03 30 00 Cast-in-Place Concrete

Category Archives: 03 30 00 Cast-in-Place Concrete

How Thin is Too Thin?

Typical flat-plate construction. Photos courtesy SGH

Evaluating slab thickness in reinforced concrete flat-plate construction
by Dimitri Papagiannakis, PE

 

Reinforced concrete flat-plate construction is popular among mid- and high-rise residential construction projects. It provides a great deal of flexibility in the placement of the structure’s vertical load-carrying elements (i.e. columns and walls) without sacrificing the efficiency of the floor framing—as could potentially be the case with steel or masonry.

In the project’s early stages, structural engineers are often asked by …

Read More

Specifying Steel Fibers for Concrete Floors

Photo © BigStockPhoto/Jacek Sopotnicki

Thin, short strands of steel are being increasingly specified as reinforcement in ground-supported slabs and in composite steel deck-slabs. Structural engineers are still figuring out how best to design with these components, but specifiers need to think about how to define this material in the contract documents. Dosage is critical, for one thing, but not all fibers are alike. Without specifying other key details, one can end up with concrete that contains the specified mass of fibers, but does not fulfill the designer’s intentions.

Read More

Designing Plaza Hardscapes: Considerations from insulation and waterproofing to structural support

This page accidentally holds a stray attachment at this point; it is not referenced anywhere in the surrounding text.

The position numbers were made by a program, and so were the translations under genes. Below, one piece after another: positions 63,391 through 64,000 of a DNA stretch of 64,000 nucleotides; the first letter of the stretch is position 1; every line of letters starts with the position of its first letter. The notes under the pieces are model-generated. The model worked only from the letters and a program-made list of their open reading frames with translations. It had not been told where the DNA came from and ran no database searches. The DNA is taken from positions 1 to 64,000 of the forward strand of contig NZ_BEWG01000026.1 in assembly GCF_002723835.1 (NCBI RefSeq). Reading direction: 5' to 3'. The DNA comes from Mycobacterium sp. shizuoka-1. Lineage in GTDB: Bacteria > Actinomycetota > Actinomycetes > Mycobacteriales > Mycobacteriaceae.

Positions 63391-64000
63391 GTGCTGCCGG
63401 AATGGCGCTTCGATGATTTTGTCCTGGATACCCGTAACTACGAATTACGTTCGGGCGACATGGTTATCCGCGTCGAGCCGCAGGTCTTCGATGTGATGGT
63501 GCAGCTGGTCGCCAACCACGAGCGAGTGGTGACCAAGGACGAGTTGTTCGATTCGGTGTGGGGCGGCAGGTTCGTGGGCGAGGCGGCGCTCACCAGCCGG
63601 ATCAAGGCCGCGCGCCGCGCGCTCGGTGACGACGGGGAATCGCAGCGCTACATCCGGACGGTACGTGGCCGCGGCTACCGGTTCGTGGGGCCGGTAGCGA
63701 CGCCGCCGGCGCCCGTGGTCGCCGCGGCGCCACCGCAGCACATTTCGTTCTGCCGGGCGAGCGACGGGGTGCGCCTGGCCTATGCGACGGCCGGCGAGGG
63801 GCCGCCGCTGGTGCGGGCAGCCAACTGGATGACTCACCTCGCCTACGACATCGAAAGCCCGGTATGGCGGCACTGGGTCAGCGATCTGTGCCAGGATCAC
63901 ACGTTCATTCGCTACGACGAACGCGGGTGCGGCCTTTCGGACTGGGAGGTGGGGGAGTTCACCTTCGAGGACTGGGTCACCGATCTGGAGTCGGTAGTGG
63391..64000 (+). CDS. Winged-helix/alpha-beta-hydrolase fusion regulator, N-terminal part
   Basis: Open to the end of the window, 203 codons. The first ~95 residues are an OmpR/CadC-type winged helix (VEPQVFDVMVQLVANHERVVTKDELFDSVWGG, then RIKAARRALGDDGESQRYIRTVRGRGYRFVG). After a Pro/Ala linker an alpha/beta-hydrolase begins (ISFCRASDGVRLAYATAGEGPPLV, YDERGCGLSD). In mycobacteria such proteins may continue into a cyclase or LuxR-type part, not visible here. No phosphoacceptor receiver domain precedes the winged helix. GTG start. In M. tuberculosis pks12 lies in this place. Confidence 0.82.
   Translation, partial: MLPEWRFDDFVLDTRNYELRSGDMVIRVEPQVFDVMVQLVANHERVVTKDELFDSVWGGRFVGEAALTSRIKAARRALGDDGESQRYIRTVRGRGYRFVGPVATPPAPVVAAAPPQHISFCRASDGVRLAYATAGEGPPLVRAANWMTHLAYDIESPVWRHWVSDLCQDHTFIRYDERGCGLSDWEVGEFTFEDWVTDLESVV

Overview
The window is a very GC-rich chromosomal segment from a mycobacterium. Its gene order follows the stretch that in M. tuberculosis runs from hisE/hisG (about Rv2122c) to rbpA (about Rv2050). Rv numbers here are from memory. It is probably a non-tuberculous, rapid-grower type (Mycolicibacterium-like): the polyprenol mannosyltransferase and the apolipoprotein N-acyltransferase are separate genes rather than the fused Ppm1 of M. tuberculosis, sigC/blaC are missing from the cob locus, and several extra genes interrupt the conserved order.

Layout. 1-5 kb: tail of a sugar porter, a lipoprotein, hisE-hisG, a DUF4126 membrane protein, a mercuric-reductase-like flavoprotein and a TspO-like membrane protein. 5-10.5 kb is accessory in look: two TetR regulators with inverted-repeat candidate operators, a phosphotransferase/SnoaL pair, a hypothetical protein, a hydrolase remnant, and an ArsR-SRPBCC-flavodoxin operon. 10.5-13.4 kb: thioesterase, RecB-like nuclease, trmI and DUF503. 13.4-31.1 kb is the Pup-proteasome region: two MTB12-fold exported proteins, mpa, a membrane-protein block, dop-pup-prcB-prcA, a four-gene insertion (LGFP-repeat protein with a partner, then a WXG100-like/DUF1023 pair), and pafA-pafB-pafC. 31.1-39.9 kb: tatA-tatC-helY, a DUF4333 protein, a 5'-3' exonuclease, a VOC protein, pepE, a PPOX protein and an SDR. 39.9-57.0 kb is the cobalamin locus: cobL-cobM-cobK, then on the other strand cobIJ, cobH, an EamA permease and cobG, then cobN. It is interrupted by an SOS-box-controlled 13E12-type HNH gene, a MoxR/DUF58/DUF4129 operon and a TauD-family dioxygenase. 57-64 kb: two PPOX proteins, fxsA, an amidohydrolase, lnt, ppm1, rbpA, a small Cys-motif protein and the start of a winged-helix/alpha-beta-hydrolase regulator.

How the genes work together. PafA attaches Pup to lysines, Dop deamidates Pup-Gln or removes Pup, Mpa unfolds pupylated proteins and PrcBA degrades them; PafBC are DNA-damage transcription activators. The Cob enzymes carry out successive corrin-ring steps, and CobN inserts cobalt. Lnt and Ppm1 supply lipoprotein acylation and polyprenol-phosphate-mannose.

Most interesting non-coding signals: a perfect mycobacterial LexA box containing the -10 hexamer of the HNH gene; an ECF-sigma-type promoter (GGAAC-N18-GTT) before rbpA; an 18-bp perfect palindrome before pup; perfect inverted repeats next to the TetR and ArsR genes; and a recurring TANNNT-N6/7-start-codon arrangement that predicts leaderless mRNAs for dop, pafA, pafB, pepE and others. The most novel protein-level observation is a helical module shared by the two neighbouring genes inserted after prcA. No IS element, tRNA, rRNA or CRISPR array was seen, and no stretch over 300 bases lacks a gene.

Untitled-1

Plaza construction typically incorporates various products from different manufacturers intended to provide the thermal resistance, water management, structural capacity, and wearing surface needed to meet a particular project’s requirements. This article discusses the importance of evaluating the strength and stiffness characteristics of a plaza system, particularly when heavy loading is anticipated. Designs that do not properly account for overall system strength and stiffness are vulnerable to damage, potentially resulting in cracking and displacement of the hardscape materials, reduction of drainage capacity, and reduced service life of the plaza.

Read More

Better Concrete Starting at the Finish: Long-term benefits of colloidal silica-based finishing

Images courtesy Lythic Solutions

Recently, concrete contractors have started using a colloidal silica-based compound as a finishing (or ‘troweling’) aid for flatwork. It makes the surface denser, and increases the quality of cement paste. Additives in the compound help the surface slow evaporation though hydrophobic properties, protecting the concrete from a range of moisture loss-related defects. It also makes it unnecessary for contractors to add water to finish the concrete. The result has implications for buildings, pavements, roadways, bridges, and even precast structural and architectural concrete.

Read More

Standardizing Concrete Polishing

Photo © Chris Rains, Ardor Solutions

Economical, durable, and aesthetically pleasing, polished concrete floors are no longer a novelty as they are continually used for industrial, commercial, and residential projects. What has not become standard is a set of unified terms or policies that might aid in their specification and in the communication between contractors, architects, and owners—this could have adverse consequences with regard to the equipment and/or processes used to construct a floor in the field.

Read More